Background: The role of mutations in protooncogenes and their regulatory sequences in the pathogenesis of cancer is under close scrutiny. Minisatellites are unstable repetitive sequences of DNA that are present throughout the human genome. The highly polymorphic HRAS1 minisatellite locus just downstream from the protooncogene H-ras-1 consists of four common progenitor alleles and several dozen rare alleles, which apparently derive from mutations of the progenitors. We previously observed an association of the rare mutant alleles with many forms of cancer, and we undertook the present study to pursue this observation further.
Methods: We conducted a case-control study, typing 736 HRAS1 alleles from patients with cancer and 652 from controls by Southern blotting of leukocyte DNA. We also carried out a meta-analysis of this study and 22 other published studies, estimating the relative risk of cancer (such as bladder, breast, or colorectal cancer) when one of the rare HRAS1 alleles was present.
Results: Both the present case-control study (odds ratio, 1.83; 95 percent confidence interval, 1.28 to 2.67; P = 0.002) and the present study combined with our previous study (odds ratio, 2.07; 95 percent confidence interval, 1.47 to 2.92; P < 0.001), as well as the meta-analysis of all 23 studies (odds ratio, 1.93; 95 percent confidence interval, 1.63 to 2.30; chi-square = 57.58; P < 0.001), replicated our original finding and demonstrated a significant association of rare HRAS1 alleles with cancer. We found significant associations for four types of cancer: carcinomas of the breast, colorectum, and urinary bladder and acute leukemia. We also identified suggestive but not statistically significant associations for cancers of the lung and prostate and for non-Hodgkin's lymphoma.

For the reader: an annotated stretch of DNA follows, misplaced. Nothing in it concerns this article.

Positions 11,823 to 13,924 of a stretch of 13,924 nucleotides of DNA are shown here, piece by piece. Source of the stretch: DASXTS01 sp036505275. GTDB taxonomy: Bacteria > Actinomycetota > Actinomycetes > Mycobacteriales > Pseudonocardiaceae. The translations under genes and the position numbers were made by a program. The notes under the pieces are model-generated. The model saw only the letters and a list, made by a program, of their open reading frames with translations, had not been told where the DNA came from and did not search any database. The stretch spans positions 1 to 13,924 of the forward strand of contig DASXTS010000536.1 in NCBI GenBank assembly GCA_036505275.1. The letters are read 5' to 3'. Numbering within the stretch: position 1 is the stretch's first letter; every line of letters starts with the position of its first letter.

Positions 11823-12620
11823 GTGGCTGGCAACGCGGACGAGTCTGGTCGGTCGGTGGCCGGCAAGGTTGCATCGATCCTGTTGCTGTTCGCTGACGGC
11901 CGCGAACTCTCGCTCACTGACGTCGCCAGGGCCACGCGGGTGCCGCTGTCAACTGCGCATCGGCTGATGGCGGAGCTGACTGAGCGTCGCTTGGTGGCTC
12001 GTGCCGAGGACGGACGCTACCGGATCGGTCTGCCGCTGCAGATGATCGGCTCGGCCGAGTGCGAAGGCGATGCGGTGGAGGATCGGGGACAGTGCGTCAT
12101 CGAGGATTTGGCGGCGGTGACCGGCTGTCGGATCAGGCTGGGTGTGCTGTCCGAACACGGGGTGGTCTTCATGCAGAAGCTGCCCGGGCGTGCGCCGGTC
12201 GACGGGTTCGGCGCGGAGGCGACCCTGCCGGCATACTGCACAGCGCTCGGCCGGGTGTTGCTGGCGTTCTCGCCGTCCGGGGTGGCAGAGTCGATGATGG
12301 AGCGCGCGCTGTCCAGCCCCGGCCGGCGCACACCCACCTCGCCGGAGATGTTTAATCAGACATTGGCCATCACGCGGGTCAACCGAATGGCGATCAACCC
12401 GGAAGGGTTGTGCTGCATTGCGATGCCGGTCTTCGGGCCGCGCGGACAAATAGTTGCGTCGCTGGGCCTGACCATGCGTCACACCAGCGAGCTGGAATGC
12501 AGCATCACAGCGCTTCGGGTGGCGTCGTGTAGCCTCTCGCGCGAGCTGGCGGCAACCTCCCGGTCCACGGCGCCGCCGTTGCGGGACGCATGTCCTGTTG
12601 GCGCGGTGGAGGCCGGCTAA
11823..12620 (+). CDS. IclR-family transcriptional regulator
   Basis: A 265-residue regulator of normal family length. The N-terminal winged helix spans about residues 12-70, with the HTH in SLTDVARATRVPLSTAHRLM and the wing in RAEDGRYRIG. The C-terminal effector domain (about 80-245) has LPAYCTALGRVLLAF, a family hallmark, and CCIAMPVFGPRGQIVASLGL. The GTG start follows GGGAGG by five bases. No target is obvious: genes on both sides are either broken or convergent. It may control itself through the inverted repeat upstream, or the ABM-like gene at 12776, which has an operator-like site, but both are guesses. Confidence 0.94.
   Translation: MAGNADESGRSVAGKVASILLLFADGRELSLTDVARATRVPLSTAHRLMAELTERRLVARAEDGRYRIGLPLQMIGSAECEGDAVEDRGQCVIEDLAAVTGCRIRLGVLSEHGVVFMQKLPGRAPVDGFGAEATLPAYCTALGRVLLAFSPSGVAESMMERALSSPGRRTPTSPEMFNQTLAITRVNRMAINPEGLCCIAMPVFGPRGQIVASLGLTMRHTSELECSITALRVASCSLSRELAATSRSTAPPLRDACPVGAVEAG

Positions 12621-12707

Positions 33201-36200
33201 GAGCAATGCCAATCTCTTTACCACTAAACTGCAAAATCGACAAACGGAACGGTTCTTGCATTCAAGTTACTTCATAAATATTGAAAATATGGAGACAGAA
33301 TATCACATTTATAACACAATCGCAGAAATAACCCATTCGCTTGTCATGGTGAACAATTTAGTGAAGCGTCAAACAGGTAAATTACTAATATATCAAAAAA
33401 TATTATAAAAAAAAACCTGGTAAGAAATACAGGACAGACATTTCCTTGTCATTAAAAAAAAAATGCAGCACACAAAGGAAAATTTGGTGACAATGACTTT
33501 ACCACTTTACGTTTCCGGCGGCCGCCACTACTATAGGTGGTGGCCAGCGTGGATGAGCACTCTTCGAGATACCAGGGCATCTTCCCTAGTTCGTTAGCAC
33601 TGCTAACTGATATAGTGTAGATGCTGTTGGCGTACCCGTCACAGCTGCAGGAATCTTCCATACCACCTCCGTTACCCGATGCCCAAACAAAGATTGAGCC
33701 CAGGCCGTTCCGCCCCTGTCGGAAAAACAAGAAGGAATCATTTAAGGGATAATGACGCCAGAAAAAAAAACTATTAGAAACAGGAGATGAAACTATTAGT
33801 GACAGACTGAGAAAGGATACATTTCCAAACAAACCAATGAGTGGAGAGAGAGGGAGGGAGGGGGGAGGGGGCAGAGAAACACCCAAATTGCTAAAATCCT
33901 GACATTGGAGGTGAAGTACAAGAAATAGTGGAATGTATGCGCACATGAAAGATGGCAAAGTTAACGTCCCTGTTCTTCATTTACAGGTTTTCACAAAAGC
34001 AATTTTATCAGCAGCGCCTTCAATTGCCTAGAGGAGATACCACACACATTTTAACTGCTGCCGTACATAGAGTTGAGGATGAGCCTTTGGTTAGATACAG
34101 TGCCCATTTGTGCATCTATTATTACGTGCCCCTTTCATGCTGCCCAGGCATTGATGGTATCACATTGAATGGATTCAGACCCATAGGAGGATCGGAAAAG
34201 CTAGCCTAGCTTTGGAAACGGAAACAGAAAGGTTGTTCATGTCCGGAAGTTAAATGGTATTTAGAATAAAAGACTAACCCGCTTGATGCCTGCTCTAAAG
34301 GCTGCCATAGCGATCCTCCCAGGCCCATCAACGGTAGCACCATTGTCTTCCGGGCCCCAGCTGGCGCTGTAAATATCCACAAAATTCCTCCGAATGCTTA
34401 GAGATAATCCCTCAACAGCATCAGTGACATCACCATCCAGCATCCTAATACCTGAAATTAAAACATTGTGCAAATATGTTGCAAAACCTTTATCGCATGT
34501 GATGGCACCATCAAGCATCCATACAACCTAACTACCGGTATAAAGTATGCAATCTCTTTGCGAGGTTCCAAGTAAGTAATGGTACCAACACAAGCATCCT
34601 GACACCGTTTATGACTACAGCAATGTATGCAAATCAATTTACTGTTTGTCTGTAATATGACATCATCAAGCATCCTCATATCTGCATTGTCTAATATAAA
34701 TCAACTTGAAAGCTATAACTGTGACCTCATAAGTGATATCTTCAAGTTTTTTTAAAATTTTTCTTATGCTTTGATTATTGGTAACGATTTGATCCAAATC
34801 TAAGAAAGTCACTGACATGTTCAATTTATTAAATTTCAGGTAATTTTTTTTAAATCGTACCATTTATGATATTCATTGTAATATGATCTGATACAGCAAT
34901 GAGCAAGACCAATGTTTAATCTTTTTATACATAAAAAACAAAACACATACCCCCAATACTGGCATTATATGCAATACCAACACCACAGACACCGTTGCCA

Conclusions: Mutant alleles of the HRAS1 minisatellite locus represent a major risk factor for common types of cancer. Although the relative risk associated with the presence of one rare allele is moderate, the aggregate prevalence of one rare allele is moderate, the aggregate prevalence of this class of mutant alleles implies an extremely important attributable risk: 1 in 11 cancers of the breast, colorectum, and bladder.